The COVID-19 pandemic has ushered in a tidal wave of change in terms of how we move through our day-to-day lives. While many of us are now well accustomed to the adoption of CDC guidelines that mitigate transmission of the virus, what’s less clear is what long-term changes await us on the other side of the pandemic.
For commercial landlords and property owners, welcoming tenants back to their buildings will require more than mask mandates and social distancing markers. Eden Health’s CEO, Matt McCambridge, recently participated in a Commercial Observer panel that discussed the evolution of modern high-rise office buildings and the new must-haves landlords will need to offer when returning to work.
Also on the panel were Jessica Brown, Director of Leasing at Sterling Bay, Thais Galli, Managing Director at Tishman Speyer, and Clinton Robinson, CEO and Founder of Lane. Moderated by Fred Berk of Friedman LLP, the panelists outlined what measures landlords will need to take to restore tenant confidence and encourage their workforce to return to their office building.
One important consideration each panelist underscored was that the scope of competition has fundamentally shifted — instead of competing against other landlords for the latest amenities and attractive building features, property owners will now be competing with the comfort and safety of each individual’s home.
How can landlords provide both a sense of community and a new level of security that will make tenants eager to leave their makeshift home offices?
Here’s what the panelists had to say:
Implement the safety features that will become the new standard in a post-pandemic world.
The most important measures to consider when reconfiguring office space for the return of employees will be indoor air quality, a touchless experience, moving toward a consciery mindset and delivery for the tenants, and, perhaps most importantly, access to information.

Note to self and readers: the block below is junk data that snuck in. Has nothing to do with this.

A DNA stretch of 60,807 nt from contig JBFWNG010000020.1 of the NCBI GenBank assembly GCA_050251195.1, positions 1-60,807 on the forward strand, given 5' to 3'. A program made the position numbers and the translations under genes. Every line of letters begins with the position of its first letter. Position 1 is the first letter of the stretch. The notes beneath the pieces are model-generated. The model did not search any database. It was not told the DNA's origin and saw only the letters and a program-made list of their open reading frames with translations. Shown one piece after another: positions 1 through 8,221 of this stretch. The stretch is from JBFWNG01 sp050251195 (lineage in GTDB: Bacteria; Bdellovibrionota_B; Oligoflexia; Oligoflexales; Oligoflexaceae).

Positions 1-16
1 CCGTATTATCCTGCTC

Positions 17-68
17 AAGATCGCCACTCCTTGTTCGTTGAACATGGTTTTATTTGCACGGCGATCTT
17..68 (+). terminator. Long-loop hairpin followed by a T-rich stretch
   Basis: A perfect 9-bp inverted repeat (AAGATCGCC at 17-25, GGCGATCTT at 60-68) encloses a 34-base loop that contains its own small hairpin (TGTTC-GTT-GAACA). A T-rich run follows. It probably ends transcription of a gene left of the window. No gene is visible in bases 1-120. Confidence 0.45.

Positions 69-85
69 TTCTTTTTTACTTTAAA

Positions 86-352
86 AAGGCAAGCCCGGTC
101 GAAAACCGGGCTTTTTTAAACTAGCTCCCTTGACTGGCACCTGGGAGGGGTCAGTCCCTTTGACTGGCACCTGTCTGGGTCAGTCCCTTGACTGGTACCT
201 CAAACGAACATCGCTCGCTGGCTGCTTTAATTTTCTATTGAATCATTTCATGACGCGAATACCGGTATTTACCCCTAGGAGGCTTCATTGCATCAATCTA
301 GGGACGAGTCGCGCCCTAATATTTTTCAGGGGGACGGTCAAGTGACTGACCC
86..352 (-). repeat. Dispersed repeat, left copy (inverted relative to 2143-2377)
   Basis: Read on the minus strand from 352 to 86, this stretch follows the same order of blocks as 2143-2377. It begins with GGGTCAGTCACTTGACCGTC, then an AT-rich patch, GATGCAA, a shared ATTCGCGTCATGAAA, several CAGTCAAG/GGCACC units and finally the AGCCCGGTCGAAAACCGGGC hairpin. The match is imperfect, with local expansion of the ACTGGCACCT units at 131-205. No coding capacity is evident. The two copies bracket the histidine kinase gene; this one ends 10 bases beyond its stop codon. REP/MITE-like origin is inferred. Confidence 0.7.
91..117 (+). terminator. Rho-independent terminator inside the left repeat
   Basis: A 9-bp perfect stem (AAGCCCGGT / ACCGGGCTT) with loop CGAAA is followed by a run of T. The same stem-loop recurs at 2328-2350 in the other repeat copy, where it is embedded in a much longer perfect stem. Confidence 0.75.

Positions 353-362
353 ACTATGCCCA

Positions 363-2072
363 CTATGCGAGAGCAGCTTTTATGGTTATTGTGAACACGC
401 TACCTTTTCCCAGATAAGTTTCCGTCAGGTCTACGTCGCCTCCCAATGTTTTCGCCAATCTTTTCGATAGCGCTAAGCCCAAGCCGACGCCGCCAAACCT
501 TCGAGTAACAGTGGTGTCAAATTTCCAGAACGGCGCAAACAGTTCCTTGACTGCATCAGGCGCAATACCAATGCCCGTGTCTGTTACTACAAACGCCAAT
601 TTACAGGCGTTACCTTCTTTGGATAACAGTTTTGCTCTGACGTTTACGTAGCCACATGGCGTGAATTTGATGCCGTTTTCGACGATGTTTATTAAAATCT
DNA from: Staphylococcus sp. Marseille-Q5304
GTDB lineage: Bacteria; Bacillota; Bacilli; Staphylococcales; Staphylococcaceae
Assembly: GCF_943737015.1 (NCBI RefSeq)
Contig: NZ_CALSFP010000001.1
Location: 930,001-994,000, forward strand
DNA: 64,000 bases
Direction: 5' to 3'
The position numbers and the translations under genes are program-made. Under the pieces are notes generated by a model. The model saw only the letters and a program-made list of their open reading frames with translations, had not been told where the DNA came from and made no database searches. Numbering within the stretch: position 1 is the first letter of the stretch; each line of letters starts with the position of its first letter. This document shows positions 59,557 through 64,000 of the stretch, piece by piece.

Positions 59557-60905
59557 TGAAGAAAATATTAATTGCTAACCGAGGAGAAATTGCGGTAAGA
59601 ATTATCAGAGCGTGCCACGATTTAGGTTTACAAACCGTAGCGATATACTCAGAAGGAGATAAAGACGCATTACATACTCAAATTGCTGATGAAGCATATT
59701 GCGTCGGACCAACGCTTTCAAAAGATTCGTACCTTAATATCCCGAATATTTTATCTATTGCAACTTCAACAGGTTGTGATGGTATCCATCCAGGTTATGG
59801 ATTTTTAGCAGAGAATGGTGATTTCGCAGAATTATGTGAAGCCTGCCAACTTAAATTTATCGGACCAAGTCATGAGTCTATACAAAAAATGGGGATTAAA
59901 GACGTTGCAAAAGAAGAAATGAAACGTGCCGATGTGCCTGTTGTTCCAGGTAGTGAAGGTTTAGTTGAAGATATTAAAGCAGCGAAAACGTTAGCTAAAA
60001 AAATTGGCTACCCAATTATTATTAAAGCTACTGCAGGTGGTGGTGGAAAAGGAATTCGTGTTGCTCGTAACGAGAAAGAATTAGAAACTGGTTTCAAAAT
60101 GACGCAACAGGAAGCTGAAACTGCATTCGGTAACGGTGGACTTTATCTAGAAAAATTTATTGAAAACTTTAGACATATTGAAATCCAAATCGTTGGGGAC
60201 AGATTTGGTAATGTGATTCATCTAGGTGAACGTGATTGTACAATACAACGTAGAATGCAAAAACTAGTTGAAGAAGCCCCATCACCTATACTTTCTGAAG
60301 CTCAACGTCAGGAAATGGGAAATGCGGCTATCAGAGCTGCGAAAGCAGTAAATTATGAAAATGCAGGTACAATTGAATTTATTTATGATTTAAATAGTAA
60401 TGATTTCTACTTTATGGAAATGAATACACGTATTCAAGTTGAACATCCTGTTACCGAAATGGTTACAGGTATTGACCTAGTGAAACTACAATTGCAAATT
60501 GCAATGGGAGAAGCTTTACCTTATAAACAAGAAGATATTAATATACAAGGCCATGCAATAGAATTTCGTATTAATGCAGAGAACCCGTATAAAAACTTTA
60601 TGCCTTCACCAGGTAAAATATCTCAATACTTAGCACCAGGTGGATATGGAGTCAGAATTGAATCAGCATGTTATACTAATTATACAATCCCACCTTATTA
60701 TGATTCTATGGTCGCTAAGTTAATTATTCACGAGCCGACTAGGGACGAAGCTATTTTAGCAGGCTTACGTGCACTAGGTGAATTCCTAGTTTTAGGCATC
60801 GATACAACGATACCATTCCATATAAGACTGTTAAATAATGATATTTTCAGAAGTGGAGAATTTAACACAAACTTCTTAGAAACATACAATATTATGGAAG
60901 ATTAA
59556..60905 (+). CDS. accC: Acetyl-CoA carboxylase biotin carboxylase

Office buildings may eventually adopt a system similar to that of the restaurant rating system in New York City — a building decal will display their Well Health and Safety Rating for tenants entering the space. Each panelist also stressed the importance of access to real-time information (think: viewing the air quality in the same way you would check the weather via an app). In addition to air quality, tenants will benefit from sensors that will tell them how many people are currently occupying any given space or when the last time a common area was cleaned. A no-contact experience will become the new norm from the moment a tenant enters the building until the moment they sit down at their desk, aided by automatic doors and touchless elevators, all operated via mobile phones.
“Special” amenities will become baseline expectations.
As McCambridge noted during the panel, psychological safety in the workplace will be the most important consideration for landlords in the near future. Figuring out how to strip down the fear component for tenants will be, in part, a large responsibility shouldered by property owners as people return to work. Identifying the big obstacles that exist for returning employees and smoothing the pathways for them will help to assuage the fears of even the least willing-to-return employee.
Landlords will want to prove that they care deeply about the health and wellbeing of every tenant in their building. They should anticipate necessities like onsite healthcare services that can provide routine COVID-19 testing and primary care, daycare centers, and wellness spaces. Access to healthcare will be top of mind for everyone for years to come and capabilities like vaccination tracking and providing COVID-19 booster shots onsite will become extremely valuable tools for landlords.
This new post-pandemic era will force changes that ultimately enhance the physical, mental, and emotional health of everyone returning to work — a place they’ll look forward to being each day if landlords can meet the moment. If you want to know how Eden Health can partner with you on your return-to-work plan, you can learn more here.